Don't wait until you feel any pain to quit working. Feeling unstoppable on a good day may tempt you to just power through that big project that has been waiting, but it isn't worth the hand strain that will catch up to you. Schedule periodic breaks every hour to make sure you are staying strong, fresh, and healthy.

Building Strength and Endurance

While legs and arms seem to get the spotlight from workouts, the muscles in your hands and wrist are equally important when it comes to crocheting. You build up your ability to crochet longer just as you do your skills moving from beginner patterns to advanced.

This is especially true when you introduce stretches and exercises that focus in on your strength. More flexible fingers that are accustomed to being worked through different motions will be stronger and more reliable tools.

  1. Start Small
    Prepare yourself for the bigger projects by starting with smaller patterns and shorter periods of crocheting. Train yourself with good habits like posture and grip so that when it comes time to meet deadlines or finish a large project, you will be prepared.
  2. Stretch It Out
    Stretch your hands before you start and during your breaks. There are so many different ways to do this, but some of the best include rolling your wrists around, spreading your fingers like a starfish, spreading then making a pinching motion several times, or even shaking your hands out to get the blood flowing. Of course, there is also the traditional fist motion and release, where you gently curl your fingers into a ball and squeeze with your thumb before letting go and stretching your fingers back out again.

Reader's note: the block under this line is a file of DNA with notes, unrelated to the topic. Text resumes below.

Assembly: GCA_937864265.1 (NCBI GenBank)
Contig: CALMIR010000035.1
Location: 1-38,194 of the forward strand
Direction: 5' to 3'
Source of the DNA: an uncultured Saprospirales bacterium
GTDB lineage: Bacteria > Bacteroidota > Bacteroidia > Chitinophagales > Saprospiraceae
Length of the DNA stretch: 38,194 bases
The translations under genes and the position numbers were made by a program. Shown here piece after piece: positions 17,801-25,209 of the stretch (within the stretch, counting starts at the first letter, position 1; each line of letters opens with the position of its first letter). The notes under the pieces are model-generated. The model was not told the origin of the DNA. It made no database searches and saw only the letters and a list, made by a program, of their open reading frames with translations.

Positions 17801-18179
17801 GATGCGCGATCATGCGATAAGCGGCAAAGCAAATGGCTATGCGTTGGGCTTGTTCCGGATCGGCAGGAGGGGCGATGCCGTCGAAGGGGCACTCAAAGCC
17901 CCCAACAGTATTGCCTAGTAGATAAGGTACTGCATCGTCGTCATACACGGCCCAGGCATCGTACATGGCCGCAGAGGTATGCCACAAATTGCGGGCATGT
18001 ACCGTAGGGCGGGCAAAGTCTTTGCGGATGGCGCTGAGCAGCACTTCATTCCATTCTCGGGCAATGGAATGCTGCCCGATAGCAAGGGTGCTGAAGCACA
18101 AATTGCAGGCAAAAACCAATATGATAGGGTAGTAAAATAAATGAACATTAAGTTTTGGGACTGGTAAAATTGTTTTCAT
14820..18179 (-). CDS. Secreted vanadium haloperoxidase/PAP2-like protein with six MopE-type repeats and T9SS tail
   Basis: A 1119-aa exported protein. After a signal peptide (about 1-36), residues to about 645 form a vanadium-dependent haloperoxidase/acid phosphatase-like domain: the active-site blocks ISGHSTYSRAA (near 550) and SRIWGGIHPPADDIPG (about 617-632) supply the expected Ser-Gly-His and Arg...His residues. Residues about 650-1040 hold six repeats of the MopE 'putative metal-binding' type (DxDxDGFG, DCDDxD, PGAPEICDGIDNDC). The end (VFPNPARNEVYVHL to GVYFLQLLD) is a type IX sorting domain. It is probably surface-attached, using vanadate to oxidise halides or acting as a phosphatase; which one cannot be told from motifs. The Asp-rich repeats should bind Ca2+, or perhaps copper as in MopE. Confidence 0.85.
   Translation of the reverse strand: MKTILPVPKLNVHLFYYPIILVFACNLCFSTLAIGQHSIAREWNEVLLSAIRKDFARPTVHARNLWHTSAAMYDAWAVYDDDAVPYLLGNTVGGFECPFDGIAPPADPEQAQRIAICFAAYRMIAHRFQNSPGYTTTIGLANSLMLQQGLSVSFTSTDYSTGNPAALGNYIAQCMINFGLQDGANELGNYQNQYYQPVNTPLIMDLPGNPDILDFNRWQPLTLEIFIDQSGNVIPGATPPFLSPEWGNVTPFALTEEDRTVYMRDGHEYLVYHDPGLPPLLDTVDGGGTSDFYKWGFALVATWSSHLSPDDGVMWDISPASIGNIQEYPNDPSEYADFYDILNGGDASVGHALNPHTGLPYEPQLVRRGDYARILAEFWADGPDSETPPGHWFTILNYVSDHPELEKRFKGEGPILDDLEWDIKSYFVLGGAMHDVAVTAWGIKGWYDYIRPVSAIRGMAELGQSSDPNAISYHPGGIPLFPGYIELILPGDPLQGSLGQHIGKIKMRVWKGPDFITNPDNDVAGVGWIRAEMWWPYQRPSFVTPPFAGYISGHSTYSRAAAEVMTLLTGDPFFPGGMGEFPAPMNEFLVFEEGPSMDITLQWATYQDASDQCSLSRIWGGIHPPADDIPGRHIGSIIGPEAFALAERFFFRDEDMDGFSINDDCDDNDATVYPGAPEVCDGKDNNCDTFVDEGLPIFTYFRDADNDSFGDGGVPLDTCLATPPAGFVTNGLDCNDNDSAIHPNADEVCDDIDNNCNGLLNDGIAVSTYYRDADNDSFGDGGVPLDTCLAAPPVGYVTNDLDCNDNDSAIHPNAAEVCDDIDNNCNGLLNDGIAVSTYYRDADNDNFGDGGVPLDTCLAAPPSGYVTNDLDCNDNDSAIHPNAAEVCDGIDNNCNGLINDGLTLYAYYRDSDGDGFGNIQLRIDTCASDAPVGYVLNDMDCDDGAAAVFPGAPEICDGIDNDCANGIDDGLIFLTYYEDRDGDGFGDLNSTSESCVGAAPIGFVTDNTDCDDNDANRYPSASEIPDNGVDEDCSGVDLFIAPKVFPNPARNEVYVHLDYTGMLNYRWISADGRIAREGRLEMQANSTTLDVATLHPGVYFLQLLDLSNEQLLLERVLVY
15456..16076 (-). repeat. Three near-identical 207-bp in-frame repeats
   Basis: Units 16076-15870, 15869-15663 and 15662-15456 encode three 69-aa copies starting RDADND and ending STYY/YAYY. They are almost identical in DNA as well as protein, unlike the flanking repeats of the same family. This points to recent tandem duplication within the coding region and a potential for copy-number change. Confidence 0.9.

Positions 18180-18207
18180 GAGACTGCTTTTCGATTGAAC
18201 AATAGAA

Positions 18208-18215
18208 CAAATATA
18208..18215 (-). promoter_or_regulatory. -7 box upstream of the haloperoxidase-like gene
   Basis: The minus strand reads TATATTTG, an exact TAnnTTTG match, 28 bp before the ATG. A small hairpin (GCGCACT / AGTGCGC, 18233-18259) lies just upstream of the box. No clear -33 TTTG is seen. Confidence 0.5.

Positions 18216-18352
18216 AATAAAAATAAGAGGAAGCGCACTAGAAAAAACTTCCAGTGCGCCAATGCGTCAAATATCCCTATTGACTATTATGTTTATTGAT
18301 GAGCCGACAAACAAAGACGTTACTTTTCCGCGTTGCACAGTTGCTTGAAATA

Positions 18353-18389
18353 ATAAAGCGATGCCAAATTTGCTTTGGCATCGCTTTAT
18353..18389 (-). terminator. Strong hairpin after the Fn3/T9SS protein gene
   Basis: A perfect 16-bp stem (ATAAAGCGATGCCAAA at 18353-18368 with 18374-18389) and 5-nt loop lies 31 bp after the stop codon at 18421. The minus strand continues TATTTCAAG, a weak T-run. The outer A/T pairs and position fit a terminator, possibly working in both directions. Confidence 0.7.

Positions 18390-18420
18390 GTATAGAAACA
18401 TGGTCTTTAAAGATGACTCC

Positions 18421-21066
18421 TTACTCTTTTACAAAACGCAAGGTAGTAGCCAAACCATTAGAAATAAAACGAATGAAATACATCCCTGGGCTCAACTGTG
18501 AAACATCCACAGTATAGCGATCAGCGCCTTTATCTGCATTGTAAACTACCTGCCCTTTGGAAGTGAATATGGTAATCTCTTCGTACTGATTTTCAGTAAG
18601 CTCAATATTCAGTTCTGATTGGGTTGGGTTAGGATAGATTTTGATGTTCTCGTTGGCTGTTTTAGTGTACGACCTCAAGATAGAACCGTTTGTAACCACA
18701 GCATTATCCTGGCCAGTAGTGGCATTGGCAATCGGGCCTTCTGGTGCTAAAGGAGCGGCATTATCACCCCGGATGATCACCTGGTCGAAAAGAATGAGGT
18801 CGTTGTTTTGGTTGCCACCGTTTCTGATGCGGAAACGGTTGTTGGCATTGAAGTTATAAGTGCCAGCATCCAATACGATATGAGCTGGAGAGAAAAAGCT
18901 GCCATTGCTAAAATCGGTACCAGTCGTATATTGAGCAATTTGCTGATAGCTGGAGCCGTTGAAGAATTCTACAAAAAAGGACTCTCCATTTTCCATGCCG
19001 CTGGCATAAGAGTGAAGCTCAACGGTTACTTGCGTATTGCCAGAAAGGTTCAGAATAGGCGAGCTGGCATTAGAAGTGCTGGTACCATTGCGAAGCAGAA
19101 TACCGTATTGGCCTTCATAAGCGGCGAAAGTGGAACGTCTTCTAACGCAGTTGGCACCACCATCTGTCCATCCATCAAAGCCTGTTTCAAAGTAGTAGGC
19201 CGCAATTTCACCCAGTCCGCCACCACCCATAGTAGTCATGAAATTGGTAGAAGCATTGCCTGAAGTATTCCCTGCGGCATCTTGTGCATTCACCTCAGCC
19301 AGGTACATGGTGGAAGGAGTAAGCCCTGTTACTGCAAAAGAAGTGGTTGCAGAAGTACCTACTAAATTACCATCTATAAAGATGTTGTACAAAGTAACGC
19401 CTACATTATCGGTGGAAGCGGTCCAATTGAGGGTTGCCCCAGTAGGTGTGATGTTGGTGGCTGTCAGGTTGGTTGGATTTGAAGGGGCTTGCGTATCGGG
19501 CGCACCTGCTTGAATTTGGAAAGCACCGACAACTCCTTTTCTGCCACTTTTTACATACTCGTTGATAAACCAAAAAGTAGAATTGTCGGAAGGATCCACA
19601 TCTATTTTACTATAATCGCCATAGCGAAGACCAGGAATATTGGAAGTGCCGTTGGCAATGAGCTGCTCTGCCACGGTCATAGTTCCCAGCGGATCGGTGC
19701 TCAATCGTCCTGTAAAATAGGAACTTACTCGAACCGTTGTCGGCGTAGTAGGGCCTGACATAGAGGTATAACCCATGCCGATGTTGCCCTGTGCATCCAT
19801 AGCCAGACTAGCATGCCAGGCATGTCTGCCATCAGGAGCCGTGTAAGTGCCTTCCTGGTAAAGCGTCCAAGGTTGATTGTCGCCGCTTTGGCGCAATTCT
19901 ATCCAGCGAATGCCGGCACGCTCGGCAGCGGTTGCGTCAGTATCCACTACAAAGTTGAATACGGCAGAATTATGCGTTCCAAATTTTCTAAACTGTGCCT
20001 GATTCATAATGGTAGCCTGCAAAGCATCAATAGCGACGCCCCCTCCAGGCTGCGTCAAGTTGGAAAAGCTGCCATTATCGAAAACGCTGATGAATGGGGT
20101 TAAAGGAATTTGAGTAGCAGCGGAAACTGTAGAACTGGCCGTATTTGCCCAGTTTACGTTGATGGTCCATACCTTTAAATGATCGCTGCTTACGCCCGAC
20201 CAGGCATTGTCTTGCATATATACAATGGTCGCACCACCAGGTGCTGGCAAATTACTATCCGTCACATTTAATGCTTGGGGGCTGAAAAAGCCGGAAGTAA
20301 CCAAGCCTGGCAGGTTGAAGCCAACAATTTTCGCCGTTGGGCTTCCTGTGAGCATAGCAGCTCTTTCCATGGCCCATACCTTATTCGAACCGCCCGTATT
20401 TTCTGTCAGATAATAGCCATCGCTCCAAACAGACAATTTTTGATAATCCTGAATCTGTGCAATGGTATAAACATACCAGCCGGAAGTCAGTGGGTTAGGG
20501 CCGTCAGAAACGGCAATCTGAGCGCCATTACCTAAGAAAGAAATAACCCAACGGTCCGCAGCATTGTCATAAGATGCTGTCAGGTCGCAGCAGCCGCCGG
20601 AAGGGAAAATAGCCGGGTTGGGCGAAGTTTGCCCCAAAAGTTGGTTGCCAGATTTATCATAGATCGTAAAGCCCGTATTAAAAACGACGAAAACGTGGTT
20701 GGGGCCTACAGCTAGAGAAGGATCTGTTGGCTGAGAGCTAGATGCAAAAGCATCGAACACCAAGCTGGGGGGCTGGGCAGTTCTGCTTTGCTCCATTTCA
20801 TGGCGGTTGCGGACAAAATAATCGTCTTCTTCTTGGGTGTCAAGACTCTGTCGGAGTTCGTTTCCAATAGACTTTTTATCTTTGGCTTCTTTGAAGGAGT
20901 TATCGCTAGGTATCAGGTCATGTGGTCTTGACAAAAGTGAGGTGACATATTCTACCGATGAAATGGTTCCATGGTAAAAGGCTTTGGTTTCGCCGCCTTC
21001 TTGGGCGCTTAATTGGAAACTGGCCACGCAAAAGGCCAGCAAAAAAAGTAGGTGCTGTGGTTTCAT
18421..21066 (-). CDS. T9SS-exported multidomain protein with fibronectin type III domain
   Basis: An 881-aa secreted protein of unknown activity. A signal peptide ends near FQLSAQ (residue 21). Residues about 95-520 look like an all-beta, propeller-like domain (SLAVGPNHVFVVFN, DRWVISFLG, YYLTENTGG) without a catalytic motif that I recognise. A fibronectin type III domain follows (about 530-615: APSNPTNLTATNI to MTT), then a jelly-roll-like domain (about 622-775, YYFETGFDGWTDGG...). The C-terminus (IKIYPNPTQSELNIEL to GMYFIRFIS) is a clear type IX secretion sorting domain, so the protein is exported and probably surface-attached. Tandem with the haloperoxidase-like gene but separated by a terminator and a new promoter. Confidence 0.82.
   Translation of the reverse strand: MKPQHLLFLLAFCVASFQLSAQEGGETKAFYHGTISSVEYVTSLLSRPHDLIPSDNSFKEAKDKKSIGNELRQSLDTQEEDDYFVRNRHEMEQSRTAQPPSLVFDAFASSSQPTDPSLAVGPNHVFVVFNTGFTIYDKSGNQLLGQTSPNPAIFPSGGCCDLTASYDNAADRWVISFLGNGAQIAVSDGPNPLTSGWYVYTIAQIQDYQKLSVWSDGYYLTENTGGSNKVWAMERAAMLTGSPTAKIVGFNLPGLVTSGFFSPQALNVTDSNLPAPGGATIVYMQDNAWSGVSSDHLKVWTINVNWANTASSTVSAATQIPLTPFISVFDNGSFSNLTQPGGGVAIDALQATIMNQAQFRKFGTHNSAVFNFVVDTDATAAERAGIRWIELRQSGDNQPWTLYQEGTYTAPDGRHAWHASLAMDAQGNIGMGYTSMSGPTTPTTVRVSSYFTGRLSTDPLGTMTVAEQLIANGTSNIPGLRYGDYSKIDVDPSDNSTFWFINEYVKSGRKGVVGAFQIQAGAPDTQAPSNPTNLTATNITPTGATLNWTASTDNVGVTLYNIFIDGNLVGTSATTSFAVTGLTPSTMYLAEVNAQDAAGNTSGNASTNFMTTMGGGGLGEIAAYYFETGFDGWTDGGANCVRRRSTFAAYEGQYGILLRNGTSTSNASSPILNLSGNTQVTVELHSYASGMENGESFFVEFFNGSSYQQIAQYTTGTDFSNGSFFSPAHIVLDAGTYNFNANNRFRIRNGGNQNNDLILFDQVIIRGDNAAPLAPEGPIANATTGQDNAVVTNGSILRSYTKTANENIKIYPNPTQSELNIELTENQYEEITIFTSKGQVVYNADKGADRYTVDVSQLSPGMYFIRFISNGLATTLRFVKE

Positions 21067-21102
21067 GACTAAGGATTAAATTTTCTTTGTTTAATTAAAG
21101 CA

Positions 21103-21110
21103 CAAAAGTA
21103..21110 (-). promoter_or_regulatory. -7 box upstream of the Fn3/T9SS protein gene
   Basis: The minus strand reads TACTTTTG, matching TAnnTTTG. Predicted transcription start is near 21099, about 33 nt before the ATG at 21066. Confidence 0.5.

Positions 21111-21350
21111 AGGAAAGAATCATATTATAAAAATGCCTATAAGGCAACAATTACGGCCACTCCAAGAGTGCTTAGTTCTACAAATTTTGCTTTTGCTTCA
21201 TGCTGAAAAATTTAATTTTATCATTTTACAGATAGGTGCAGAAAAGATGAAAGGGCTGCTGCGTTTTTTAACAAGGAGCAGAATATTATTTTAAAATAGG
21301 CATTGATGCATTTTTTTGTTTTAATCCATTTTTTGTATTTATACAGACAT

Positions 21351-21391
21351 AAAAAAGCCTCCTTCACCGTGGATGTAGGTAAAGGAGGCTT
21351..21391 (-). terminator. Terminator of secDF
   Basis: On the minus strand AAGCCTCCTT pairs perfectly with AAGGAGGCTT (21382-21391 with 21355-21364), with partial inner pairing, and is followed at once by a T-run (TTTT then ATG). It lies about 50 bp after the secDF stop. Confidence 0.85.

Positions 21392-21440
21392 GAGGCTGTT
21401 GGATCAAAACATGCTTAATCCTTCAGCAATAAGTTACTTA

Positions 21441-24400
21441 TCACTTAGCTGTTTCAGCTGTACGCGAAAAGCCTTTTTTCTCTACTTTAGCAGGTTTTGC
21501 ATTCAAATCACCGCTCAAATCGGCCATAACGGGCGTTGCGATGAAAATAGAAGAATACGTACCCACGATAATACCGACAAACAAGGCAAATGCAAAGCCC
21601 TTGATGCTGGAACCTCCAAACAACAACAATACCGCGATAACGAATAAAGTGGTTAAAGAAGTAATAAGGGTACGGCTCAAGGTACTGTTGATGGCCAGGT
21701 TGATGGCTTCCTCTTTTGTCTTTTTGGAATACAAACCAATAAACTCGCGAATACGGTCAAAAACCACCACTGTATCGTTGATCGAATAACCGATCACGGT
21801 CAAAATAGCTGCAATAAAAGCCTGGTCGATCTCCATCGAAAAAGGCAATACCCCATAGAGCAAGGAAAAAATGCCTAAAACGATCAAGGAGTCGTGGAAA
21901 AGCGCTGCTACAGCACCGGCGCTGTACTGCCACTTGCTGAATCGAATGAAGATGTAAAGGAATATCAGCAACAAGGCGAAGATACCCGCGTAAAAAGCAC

3. Flex Against Fatigue
    As always, exercising is one of the best tips for how to fight fatigue before you feel it. Hand and wrist exercises are as abundant as stretches. You can use hand weights to do wrist curls and a stress ball to strengthen your hands and fingers. You can also try several different ways to flex your fingers, a little like doing push-ups for your hands. Putting your hand flat on the table and lifting/spreading your fingers repeatedly seems simple but will get your fingers used to repetitive motions and able to handle a wider range of movement.

    Try making and using this Crochet Lemon Stress Ball to help.

Crochet Lemon Stress Ball

  1. Go Head to Toe
    Stretch your whole body, especially your shoulders and back. Just because the pain is in your hands doesn't mean that the rest of your muscles aren't contributing to a general feeling of discomfort. Rotating your head around like it is on a swivel, rolling your shoulders, and linking your hands and stretching them out in front of you are all great ways to relieve tension from staying in the same spot for too long.